Part of the Rest Is Noise Audio Guide
The beach at Aldeburgh, England. Photograph by Alex Ross.
Note: The first page number is for the hardback edition, the second number is for the paperback.
The eastern coast of the British Isles, conjured in sound by Benjamin Britten in his masterpiece Peter Grimes (see p. 413 / p. 449 of The Rest is Noise):
Colin Davis conducting the orchestra of the Royal Opera House, Covent Garden; Philips 289 462 847-2.
The website of the Britten Pears Foundation, based in the composer's former home in Aldeburgh, has a detailed chronology of Britten's career and background for many of his works. The BBC 4 archive has several interviews with the composer, including one in which he recalls his prodigious production of works before the age of thirteen (one tone poem was entitled Chaos and Cosmos).
The young Britten's astonishing musical ability — together with a hint of his future psychological obsessions — are evident in his Quatre Chansons francaises, written at the age of fourteen. Note in particular this setting of "L'Enfance," by Victor Hugo, in which a child's innocence is juxtaposed with a mother's suffering ("Sorrow is a fruit"):
Ian Bostridge, tenor, with Daniel Harding conducting the Britten Sinfonia; EMI 56534.
From the song cycle Winter Words, the tenor's cry of "How long, how long" (pp. 418-19 / p. 455):
Anthony Rolfe Johnson, tenor, and Graham Johnson, piano; Helios 55067.
During his American sojourn (pp. 419-21 / pp. 455-57), Britten collaborated with W. H. Auden on a musical-theater piece titled Paul Bunyan. Here is a passage from the finale, which wavers between the satirical and the slightly mystical:
Philip Brunelle conducting soloists, chorus, and orchestra of the Plymouth Music Series; Virgin 90710.
One of Britten's first masterpieces was the song cycle Serenade, setting poems on the theme of sleep. In the movement titled "Elegy," Britten sets William Blake's "The Sick Rose" (p. 421 / pp. 457-58):
Ian Bostridge, tenor, with Simon Rattle conducting the Berlin Philharmonic; EMI 58049.
GRIMES AND ITS SUCCESSORS
Here are some brief excerpts from Colin Davis's recording of Peter Grimes, with Jon Vickers in the title role. First, the emergence of the "gossip" motive ("Why did you do this"):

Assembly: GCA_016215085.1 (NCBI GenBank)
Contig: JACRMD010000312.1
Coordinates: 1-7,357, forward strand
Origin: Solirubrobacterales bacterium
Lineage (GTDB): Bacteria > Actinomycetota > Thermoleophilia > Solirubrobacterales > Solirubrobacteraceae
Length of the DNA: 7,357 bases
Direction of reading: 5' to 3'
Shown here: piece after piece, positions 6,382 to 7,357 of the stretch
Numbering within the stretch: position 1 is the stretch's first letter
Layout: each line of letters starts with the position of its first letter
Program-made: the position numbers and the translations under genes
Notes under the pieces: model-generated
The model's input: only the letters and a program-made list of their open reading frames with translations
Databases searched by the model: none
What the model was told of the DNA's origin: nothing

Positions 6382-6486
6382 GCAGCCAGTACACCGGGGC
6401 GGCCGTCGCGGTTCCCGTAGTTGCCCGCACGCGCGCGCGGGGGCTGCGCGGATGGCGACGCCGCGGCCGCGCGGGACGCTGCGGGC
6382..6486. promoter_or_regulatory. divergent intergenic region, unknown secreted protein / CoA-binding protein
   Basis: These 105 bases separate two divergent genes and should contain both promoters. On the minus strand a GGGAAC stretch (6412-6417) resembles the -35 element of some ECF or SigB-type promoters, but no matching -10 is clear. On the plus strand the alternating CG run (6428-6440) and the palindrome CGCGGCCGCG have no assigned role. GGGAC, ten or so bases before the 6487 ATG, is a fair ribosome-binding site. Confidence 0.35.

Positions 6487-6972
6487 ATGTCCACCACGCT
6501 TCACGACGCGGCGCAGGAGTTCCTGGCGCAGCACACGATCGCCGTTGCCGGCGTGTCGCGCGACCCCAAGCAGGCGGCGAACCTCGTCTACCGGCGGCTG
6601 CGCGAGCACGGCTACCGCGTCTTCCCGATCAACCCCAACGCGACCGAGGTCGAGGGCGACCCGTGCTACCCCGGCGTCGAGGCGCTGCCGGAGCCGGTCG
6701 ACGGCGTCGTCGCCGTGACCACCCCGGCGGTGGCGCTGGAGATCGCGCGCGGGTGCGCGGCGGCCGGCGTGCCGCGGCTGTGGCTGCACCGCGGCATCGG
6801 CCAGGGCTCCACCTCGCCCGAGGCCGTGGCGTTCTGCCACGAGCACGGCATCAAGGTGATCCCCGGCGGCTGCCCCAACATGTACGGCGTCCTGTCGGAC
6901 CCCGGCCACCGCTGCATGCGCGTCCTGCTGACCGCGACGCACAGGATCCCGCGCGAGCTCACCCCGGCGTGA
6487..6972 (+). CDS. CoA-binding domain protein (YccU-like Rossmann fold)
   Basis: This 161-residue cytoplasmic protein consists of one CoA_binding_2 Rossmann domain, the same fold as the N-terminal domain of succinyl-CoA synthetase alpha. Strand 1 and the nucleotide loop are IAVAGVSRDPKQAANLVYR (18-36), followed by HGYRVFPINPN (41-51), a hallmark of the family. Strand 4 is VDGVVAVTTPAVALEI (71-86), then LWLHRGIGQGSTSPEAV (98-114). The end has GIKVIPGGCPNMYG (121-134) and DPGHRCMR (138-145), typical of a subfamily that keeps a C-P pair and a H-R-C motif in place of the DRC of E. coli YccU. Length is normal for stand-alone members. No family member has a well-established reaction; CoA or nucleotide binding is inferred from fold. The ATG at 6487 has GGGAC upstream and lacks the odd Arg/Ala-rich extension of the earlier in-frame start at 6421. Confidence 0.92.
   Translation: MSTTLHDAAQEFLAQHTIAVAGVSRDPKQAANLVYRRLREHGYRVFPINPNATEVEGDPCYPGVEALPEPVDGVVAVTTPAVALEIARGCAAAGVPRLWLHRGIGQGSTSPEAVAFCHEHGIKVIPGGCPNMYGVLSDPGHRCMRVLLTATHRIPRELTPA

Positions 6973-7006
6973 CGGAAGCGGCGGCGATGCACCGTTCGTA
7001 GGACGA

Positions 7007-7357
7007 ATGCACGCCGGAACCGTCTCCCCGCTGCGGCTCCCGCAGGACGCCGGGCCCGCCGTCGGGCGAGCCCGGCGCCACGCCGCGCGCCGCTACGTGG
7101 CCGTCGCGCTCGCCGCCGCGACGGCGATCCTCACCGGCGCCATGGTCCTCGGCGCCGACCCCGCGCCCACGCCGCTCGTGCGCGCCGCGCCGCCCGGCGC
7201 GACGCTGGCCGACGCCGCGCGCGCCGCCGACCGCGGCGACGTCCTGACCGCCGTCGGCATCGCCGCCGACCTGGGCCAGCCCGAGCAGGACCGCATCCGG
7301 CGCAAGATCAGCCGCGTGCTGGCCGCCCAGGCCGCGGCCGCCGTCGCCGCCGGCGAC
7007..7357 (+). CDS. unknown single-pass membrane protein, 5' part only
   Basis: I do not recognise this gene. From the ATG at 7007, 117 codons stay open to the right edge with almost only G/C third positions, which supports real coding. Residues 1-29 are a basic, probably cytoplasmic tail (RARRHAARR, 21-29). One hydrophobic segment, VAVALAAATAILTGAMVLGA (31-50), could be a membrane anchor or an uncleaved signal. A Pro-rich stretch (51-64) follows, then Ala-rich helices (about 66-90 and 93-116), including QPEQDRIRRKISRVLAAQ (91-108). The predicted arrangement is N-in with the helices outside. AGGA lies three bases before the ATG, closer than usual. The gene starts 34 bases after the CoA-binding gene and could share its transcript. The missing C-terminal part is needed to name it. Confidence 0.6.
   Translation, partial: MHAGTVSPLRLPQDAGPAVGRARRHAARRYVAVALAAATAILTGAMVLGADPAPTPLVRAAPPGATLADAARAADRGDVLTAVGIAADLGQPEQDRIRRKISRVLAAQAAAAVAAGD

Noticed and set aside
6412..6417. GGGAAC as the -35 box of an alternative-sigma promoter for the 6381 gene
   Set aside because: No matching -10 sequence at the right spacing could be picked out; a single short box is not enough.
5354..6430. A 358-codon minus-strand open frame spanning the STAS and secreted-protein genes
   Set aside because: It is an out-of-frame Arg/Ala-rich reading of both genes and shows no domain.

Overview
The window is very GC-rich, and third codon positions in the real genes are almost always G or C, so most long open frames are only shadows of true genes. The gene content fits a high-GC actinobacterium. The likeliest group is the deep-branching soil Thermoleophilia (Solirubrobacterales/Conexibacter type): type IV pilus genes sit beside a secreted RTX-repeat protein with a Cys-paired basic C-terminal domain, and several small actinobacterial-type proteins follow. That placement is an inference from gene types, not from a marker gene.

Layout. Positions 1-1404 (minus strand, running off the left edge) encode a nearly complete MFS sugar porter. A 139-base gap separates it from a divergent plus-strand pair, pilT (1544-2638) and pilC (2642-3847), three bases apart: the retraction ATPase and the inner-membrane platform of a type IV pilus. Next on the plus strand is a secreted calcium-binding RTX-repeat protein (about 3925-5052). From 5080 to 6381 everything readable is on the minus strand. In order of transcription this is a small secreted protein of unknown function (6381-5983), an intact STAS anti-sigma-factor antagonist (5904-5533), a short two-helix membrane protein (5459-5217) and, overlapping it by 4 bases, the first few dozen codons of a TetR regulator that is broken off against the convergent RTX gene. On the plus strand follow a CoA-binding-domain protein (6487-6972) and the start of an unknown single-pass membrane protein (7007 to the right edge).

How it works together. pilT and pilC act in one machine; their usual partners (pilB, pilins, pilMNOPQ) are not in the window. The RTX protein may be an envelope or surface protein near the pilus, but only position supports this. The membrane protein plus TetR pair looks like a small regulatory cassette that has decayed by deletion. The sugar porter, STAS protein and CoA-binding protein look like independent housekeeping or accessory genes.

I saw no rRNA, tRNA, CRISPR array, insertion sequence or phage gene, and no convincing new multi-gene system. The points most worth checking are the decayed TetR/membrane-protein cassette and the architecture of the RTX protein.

"What harbour shelters peace?":
The full onset of the storm:
The "Sunday Morning" interlude :
The beginning of the Passacaglia interlude, with the theme heard in the pizzicato cellos and basses at the outset and successive variations representing Grimes's boy apprentice alone, his work with Grimes, a "mistake," and the despair that follows:
The crowd becomes bloodthirsty:
Jon Vickers as Grimes, with Colin Davis conducting the orchestra of the Royal Opera House, Covent Garden; Philips 289 462 847-2.
Here is a video of Vickers performing the mad scene:
The mysterious chords that accompany the "interview" between Captain Vere and Billy in Billy Budd (p. 432 / pp. 469-70):
Britten conducting the London Symphony Orchestra, with Peter Pears as Vere; Decca 417428.
The twelve-note theme on which The Turn of the Screw is based (pp. 432-33 / p. 470):
Quint and Miss Jessel intone "The ceremony of innocence is drowned," with the "screw theme" laced through their eerily beautiful arabesques:
Here is the ethereally beautiful chorus "On the ground, sleep sound" from A Midsummer Night's Dream (pp. 433-34 / pp. 471-72). The four chords that together spell out a twelve-note row are heard at 0:09, 0:14, 0:18, and 0:23.
The finale of the War Requiem (pp. 434-35 / pp. 472-73), in its 1963 American premiere:
Many other samples of Britten's music can be heard at the Boosey site.
BRITTEN AND SHOSTAKOVICH
The supremely gloomy beginning of Shostakovich's Eighth String Quartet (p. 437 / p. 475), with the "D-S-C-H" motto audible at the outset:
The "breaking down the door" music in the "Babi Yar" movement of Shostakovich's Thirteenth Symphony (p. 438 / p. 476):
Nikita Storojev, bass, with Okko Kamu conducting the City of Birmingham Symphony Orchestra and Chorus, the City of Birmingham Choir, and the University of Warwick Chorus; Chandos 8540 (follow the link to more audio samples).
In the first movement of his Fourteenth Symphony, a setting of Lorca's poem "De profundis," Shostakovich nods to his friend Britten by borrowing an effect from A Midsummer Night's Dream — double basses sliding up a major seventh and then going back down (p. 439 / p. 477). The quotation follows the lines: "A hundred ardent lovers / fell into eternal sleep." Here is Britten:
Britten conducting the London Symphony; London 425 663-2.
And Shostakovich, in a 1970 performance from Aldeburgh with Britten conducting (quotation at 0:45):
Mark Reshetin, bass, with Britten conducting the English Chamber Orchestra; BBC Music 8013.
From Britten's deeply haunting final opera, Death in Venice, the music that immediately follows Aschenbach's death, with gamelan-like sounds representing the boy Tadzio:
Steuart Bedford conducting the English Chamber Orchestra, Decca 000410202.